When we wanted to get a third dog, the breeder did warn us that a third “changes the dynamic – they become more of a pack.” We looked at little Picchu blinking her big, brown, homeless eyes at us and thought, “Pack problems? Naaahhh.”

Bob, Shira and the NYC Whippet Packette: Well-behaved, except when not

Bob, Shira and the NYC Whippet Packette: Well-behaved, except when not

Sure enough, with just C-Biscuit and Picchu, all was well. Biski has always been shy on the street, Picchu is much more social. We enjoyed going up to other dogs for a change, because Picchu made tons of friends. Even when a new dog lunges at Picchu and barks in her face – something that sends Biski flying backwards into our legs – she ignores it, sniffs, and miraculously the other dog turns friendly. Until we added Sesame.

Sesame, C-Biscuit and Picchu

Sesame, C-Biscuit and Picchu: the House Whippets hit the streets of Manhattan

Our boy Sesame isn’t the problem, exactly, because he’s the shyest of them all, and completely well-mannered. The problem is a pack mentality. Last week I came home and told Bob I’m done walking all three together. They’re too much of a handful, causing too many scenes.

Our social little Picchu is, unwittingly, the instigator. She sees another dog and thinks, “Playmate!” She perks up or jumps, or sometimes barks out of excitement, which Sesame reads as, “The pack is under attack!” Seemingly out of nowhere he lunges and WOOF-WOOFs. He’s not as delicate a little whippet as the girls, and his bark means business. That sets off Picchu, who goes from “I want to meet you!” to “I want to eat you!”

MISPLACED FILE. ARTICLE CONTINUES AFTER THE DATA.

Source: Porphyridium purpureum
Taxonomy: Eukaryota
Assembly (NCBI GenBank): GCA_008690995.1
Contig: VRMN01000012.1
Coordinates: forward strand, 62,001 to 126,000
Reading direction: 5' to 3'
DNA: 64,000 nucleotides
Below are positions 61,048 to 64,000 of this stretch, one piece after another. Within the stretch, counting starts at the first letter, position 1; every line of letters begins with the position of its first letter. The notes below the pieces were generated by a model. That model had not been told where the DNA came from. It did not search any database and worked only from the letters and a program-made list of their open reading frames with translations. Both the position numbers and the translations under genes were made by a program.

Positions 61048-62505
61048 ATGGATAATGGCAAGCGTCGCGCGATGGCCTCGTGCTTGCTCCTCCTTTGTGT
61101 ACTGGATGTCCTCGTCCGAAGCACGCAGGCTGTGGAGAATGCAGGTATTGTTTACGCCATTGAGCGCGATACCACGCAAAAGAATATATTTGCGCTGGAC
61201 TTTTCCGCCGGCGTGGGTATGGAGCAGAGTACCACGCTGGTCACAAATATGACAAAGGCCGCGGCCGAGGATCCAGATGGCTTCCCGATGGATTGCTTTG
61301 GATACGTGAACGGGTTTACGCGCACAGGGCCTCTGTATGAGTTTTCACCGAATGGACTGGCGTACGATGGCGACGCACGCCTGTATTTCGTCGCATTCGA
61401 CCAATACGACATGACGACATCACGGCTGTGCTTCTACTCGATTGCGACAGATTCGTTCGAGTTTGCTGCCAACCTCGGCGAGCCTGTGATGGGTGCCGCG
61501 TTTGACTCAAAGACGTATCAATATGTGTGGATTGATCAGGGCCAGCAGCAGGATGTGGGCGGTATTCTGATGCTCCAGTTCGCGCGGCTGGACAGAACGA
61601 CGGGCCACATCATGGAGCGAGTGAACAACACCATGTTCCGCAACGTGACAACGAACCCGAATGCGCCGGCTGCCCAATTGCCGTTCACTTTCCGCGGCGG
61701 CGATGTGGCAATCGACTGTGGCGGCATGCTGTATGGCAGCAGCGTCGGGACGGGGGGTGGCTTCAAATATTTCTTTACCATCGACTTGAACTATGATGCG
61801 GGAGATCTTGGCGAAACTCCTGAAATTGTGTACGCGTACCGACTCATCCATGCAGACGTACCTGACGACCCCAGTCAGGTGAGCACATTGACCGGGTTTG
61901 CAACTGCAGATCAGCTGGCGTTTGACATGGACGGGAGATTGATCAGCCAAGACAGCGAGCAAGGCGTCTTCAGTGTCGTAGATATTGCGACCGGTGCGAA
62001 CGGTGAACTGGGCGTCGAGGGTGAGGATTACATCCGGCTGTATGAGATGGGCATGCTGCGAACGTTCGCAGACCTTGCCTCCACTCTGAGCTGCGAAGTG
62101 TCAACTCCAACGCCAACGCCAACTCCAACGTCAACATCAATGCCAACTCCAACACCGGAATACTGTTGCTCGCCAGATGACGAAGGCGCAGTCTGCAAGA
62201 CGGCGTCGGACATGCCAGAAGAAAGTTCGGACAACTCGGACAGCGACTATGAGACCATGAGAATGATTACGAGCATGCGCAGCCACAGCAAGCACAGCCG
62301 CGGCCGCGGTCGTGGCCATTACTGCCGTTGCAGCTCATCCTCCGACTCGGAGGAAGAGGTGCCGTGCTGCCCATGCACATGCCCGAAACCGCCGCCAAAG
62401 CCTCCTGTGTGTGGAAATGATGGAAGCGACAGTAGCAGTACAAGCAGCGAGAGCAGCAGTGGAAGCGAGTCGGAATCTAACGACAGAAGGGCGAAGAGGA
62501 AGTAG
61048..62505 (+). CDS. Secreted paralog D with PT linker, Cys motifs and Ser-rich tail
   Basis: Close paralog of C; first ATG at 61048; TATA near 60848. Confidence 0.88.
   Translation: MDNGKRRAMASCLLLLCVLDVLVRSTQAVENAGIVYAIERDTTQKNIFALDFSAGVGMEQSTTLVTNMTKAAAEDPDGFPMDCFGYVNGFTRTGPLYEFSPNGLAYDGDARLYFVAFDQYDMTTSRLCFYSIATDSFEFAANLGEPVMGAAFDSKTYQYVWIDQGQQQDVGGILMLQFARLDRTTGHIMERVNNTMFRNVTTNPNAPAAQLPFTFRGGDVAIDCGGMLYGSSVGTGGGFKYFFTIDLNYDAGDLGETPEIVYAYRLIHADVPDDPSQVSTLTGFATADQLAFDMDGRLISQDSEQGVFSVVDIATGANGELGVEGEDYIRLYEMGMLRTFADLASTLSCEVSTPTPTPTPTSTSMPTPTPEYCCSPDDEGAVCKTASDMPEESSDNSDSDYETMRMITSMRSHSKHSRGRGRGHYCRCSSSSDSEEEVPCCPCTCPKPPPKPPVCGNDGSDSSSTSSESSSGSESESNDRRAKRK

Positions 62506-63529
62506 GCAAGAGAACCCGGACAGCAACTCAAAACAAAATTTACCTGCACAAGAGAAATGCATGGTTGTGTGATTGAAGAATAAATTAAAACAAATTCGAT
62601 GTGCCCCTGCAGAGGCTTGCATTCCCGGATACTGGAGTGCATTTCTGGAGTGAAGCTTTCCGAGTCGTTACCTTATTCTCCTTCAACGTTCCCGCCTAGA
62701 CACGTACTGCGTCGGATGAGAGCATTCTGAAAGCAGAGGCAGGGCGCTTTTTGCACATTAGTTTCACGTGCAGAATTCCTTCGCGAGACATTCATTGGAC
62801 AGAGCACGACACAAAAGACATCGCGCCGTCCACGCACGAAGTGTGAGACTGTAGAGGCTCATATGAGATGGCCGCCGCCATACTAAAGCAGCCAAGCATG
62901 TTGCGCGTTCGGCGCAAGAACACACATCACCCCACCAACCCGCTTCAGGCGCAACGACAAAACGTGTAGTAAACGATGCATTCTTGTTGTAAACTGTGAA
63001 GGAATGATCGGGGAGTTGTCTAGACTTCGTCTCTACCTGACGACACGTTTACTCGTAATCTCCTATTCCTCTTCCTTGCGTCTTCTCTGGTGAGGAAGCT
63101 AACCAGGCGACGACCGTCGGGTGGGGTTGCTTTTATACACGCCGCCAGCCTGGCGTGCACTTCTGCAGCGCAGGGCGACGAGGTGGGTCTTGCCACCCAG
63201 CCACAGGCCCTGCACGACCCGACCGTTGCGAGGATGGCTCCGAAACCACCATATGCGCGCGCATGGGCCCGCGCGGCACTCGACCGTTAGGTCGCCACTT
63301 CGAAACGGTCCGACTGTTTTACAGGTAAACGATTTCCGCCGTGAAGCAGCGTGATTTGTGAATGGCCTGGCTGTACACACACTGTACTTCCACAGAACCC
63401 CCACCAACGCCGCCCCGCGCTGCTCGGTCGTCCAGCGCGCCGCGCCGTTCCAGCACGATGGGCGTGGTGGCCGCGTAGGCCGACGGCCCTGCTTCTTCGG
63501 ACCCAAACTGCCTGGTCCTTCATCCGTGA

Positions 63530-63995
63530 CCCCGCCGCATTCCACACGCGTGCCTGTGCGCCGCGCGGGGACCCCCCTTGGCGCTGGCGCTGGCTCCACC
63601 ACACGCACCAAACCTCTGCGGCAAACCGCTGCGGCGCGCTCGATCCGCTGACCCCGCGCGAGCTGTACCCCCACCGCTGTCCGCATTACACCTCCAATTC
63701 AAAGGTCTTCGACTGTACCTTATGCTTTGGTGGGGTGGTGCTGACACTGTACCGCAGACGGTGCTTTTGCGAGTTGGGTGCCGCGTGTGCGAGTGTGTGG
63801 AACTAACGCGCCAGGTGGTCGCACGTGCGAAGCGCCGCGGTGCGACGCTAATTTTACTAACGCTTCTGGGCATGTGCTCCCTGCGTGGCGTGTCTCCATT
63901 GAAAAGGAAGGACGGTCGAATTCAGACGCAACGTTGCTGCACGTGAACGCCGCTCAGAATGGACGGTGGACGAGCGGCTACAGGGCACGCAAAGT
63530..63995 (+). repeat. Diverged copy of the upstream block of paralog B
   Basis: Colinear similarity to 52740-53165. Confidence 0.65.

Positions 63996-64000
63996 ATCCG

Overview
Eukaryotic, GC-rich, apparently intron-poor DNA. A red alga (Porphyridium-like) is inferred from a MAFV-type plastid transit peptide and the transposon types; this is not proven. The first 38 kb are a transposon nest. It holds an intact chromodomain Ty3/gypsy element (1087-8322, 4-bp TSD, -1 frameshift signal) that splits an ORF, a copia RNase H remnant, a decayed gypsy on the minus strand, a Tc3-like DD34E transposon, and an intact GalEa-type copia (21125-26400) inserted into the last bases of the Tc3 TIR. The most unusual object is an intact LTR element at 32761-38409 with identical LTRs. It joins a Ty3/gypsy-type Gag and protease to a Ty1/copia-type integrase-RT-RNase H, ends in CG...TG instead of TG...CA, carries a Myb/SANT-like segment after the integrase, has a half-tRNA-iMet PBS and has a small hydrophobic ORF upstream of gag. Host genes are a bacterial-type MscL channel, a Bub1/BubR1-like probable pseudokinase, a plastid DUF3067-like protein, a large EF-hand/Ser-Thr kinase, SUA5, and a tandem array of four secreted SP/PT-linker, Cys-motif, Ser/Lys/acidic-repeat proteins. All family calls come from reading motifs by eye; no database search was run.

Shira and the NYC House Whippets on a field trip to Woodstock

Shira and the NYC House Whippets on a field trip to Woodstock

Even that would be manageable if it weren’t for wallflower Biski springing to life. Whereas alone she would avoid conflict at all costs, with Picchu and Sesame out front, she’s happy to provide back-up: rrrRRROOUROOUROOU!

Three well-behaved whippets turn into a barking, snarling, three-whip-power lunging machine, while other dog owners scurry away and I become that woman who doesn’t have any control over her rude dogs. I have been frustrated at those people for years – Control your dog! – so I know exactly how bad this is.

Bob and the Whippet Packette: Three is a handful, but not too many

Bob and the Whippet Packette: Three is a handful, but not too many

Bob and I started to anticipate trouble, took the dogs to the curb, and stood body blocking them from a passing dog. This worked – they wouldn’t bark or lunge – but you wouldn’t believe how bad some dog owners are at reading body language that unquestionably says, “Stay away. Our dogs do not want to say hi.” Several times, they let pooches on illegally long leashes prance right up to our Packette, setting them off. Then, of course, we’re the bad guys.

FF_cover09web200_306_However, no cause for alarm. I ordered the booklet Feisty Fido: Help for the Leash-Reactive Dog from trainer Patricia McConnell. We love her training resources, and have several of her books and videos. She says that leash-lunging is a very common problem and that it is not difficult to solve.

Our first training exercise is to work with each dog individually on the “watch” command, so the dogs look at us rather than an approaching dog. That means no more group walks for a while. But it’ll be worth it once our pack is back under control. Hopefully in time to model their matching fall outerwear.

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Filed under Dog Training, Getting a Dog / Adding to the Family, Real House Whippets of NYC